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Work and play all part of the mix at Rick Smith Memorial Show
2022-08-21

Few local sport communities are as tight-knit as the equestrian folks.

Modest numbers make this reality virtually mandatory. Riders are seldom only riders.

At the recent Rick Smith Memorial Show hosted at Foothills Farm in Chelmsford, the diversity of horse lovers was evident.

Now 31 years old, Camille Bortolotto has long been a fixture at the event. Frequent were the times when her name could be found near the top of the class that she entered, more often than not partnered with Mad About You (Holly).

These days, it's not all about the riding any longer.

"When horse show season rolls around, I'm working 12 to 14 hours a day," said Bortolotto, who also works in a dental office on the side. "I ride here and there and help out; clip and shave the horses, either here or at Northern Legacy."

It's an environment rife with wonderful role models. "I love to help Cathy (Inch) and I love to learn from Cathy," added Bortolotto. "Being on the ground, I learn so much. She's so exceptional for everything horses."

As a rider, the adult amateur champion at the 2016 Royal Winter Fair noted her particular penchant for horses that were perhaps not quite as highly touted as some of the other options out there.

"I really like developing young horses,' said Bortolotto. "I bought my first horse and she wasn't a typical beautiful mover. She was a nice mover and had a good jump. For me, personally, because I am an amateur, you want to create something that is rideable - a horse that takes you to the jump, that goes into the ring and works for you."

Contrasting somewhat with Bortolotto, 19 year old Paige Vigneault got her start working in and around horses but did not actually begin to compete until just the past few years.

"I kind of grew up around horses but never really rode until I was about seventeen," acknowledged the graduate of Lo-Ellen Park Secondary School who lives in Lively but works primarily at Trevella Stables in Hanmer.

"My grandparents have always owned horses."

Picking up the championship ribbon in the jumper's division at the Smith Memorial Show with her current guy, Tyson (First Ballius), Vigneault has leveraged her barn experience quite nicely into a very good start in the ring.

"Working at a barn definitely teaches you what you can and can't do when it comes to ground manners for the horse," she said. "There's little fundamental basics. I just know that I was really gung-ho for showing and progressed really fast."

Truth be told, Vigneault is nothing if not optimistic about the potential that exists with her and Tyson. "When you get him off your leg and listening, he's very good at jumping," she said, hoping to get him to the metre level.

"He's fast, he's careful, he knows his turns, he knows what he's doing. It's more about me knowing where to put myself."

A native of New Liskeard who first got her taste of equestrianism via Slate Creek Riding Academy & Therapy Centre with Horses (SCRATCH), 24 year-old Isabelle Gauthier knows all about the challenges of trying to squeeze everything into some very busy days.

"I wanted to ride and show but also wanted to help out," said the young woman who initially arrived in Sudbury to study Zoology at Laurentian, only to discover that her heart lies in the Social Work program from which she has just recently graduated.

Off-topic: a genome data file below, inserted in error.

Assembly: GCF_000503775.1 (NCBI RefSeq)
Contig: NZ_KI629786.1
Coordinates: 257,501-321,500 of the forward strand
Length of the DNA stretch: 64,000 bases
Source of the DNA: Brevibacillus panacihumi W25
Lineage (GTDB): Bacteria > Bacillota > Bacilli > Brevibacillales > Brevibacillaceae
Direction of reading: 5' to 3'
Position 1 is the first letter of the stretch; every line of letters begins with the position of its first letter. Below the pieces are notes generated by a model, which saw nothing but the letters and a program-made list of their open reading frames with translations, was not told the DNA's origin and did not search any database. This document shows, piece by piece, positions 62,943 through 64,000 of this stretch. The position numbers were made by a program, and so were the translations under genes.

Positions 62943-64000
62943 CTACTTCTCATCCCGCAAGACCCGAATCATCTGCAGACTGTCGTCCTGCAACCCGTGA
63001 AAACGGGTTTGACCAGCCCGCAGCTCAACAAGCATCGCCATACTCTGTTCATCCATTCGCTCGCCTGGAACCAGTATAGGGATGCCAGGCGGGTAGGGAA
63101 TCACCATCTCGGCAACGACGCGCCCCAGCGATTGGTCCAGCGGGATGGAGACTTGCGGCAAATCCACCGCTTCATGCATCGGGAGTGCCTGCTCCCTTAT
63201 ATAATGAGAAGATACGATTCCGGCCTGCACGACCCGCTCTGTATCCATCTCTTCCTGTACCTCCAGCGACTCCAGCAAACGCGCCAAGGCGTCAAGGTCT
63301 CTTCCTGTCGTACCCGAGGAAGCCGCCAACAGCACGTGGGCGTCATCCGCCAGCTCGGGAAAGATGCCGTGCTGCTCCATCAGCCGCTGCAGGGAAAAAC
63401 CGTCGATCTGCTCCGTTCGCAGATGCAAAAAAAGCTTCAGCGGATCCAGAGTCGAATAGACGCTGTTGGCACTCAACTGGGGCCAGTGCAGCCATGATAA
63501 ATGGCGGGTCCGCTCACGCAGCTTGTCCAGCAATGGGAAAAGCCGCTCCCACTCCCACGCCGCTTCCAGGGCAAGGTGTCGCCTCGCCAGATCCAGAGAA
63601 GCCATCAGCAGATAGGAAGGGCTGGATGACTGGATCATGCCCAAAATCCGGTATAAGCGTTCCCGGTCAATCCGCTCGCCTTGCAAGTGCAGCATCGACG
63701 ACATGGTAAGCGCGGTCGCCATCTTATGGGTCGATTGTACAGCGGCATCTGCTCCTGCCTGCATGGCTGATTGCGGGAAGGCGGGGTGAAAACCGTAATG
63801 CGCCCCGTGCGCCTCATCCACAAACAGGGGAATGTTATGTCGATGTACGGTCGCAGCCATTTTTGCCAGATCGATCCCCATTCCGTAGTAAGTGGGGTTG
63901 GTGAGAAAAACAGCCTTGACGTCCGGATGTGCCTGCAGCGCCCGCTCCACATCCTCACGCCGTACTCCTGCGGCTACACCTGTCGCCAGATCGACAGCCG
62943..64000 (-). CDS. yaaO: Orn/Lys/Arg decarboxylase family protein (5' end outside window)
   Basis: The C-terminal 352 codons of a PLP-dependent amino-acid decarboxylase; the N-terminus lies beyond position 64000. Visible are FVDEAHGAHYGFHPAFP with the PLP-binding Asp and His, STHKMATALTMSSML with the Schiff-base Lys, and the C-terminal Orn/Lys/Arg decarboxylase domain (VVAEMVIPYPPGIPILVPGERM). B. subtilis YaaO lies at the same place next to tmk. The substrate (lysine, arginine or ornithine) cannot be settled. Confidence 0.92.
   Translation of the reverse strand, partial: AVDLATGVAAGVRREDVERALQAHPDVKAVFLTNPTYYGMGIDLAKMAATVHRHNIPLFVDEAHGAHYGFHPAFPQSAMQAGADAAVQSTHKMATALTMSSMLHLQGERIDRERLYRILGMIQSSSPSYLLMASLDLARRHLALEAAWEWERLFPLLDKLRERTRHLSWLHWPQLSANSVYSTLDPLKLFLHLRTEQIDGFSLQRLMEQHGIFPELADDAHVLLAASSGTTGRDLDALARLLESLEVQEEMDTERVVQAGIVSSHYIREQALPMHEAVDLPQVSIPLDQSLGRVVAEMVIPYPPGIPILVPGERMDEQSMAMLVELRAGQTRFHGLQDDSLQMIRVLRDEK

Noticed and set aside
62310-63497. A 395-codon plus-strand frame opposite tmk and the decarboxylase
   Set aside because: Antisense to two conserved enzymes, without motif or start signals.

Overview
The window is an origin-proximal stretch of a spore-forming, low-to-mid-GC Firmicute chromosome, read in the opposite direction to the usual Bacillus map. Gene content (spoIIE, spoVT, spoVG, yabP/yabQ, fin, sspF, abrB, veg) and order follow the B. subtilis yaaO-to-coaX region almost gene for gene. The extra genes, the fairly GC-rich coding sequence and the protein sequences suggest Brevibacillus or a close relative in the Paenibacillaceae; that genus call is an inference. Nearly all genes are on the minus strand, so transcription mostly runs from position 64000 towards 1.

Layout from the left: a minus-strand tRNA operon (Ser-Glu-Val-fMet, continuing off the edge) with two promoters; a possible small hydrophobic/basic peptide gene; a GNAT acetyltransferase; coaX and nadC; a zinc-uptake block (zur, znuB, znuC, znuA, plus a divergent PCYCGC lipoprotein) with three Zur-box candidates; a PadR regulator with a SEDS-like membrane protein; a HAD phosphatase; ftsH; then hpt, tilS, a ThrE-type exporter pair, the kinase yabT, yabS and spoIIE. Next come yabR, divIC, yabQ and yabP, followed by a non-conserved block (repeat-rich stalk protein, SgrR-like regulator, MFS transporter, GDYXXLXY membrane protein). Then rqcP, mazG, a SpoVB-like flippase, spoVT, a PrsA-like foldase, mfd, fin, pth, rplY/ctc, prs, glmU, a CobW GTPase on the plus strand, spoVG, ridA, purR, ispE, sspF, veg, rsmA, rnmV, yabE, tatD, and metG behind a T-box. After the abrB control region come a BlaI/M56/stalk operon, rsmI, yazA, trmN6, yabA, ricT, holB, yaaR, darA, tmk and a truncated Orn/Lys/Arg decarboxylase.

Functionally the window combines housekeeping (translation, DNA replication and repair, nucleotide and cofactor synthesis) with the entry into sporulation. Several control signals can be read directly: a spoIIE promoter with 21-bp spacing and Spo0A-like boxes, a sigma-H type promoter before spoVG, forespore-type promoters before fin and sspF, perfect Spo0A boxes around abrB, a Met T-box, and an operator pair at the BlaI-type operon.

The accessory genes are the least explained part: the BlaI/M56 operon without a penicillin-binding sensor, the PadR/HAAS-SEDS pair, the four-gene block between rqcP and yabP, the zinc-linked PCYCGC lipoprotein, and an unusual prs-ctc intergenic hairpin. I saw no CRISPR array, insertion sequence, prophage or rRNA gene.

"I'm a very helpful person, but I also love the sport. I had to find the balance."

On this particular weekend, her days start extra early, around 5:00 a.m., though her very first task is part of the work that she really loves doing.

"My favourite part is the ring riding in the morning," said Gauthier. "I get a feel for what the horse needs, understand where they are going to spook or react more. The horse gets to see all the jumps that are set up."

That mindset first developed for Gauthier a few years back when Cathy Inch relied on her heavily, coached to ride a whole variety of horses at the barn.

"Each horse is different," said Gauthier. "You might have a lazy horse or one that is stiffer, that needs more work, or one of the hotter ones that are quicker on their feet. They need you to constantly talk to them."

"For me, I like a horse that has a bit more step to it," she added. "I like the fact that they are taking me, but only to a point. I like to give leg, a nice middle between the two."

Just 12 years old, Holly Heikkila has already developed that kind of a feel for the horse, in particular, when she sits aboard Spencer. "Spencer is one of the funnest horses I have ever ridden," noted the grade 7 student at St Benedict CSS.

"You have to have a softer feel with a supporting leg - but not a gripping feeling. You can't be kicking him to go forward."

Equally as comfortable with Garrett (now 17 years old and in their last season together) and Leroy (who she had rode for two years now and is looking to qualify for the Royal Winter Fair in the large pony division), Heikkila can describe with ease their comparitive jumping techniques.

"With Garrett and Leroy, when they jump, they kind of graze the jump; it's quite flat," she said. "With Spencer, it's like flying over a rainbow. It's really fun."

Where many an athlete has bemoaned the two years of Covid-19, Heikkila stumbled across more of a silver lining. "I honestly think Covid was a bit of a catch-up kind of thing for me," she explained.

"Cathy (Inch) usually goes to Florida, but for two years, I had her around in the winters. I used the knowledge that she gave me to work on things that she had given me when she's not there."

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